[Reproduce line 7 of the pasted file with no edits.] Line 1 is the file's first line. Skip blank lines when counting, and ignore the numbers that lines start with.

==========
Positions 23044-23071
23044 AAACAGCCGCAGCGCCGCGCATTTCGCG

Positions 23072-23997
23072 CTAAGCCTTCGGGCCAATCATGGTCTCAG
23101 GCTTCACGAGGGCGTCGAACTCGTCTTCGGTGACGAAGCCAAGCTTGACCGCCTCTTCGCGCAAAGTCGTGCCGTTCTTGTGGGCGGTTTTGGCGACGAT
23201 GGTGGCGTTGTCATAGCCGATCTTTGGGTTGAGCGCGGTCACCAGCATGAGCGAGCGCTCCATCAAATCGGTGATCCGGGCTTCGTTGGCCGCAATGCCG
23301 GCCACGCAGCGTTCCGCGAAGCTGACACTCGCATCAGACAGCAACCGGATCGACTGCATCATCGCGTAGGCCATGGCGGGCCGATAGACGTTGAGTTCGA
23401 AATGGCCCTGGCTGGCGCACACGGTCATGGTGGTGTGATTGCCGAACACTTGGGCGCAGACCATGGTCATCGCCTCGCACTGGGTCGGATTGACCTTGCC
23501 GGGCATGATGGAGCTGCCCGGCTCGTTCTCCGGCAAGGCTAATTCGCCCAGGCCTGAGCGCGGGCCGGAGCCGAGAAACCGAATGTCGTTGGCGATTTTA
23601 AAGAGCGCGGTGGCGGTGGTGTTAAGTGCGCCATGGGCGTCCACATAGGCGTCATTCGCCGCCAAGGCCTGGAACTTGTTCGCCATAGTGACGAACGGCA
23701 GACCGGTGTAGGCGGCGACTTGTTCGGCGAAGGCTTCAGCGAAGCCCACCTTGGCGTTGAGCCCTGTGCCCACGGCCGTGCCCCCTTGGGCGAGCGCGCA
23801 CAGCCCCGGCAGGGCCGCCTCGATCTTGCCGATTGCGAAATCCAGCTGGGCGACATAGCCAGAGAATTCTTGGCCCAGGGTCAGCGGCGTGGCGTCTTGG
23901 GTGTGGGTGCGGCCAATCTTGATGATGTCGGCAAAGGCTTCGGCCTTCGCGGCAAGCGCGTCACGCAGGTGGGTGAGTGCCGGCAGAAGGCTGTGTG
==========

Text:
23301 GCCACGCAGCGTTCCGCGAAGCTGACACTCGCATCAGACAGCAACCGGATCGACTGCATCATCGCGTAGGCCATGGCGGGCCGATAGACGTTGAGTTCGA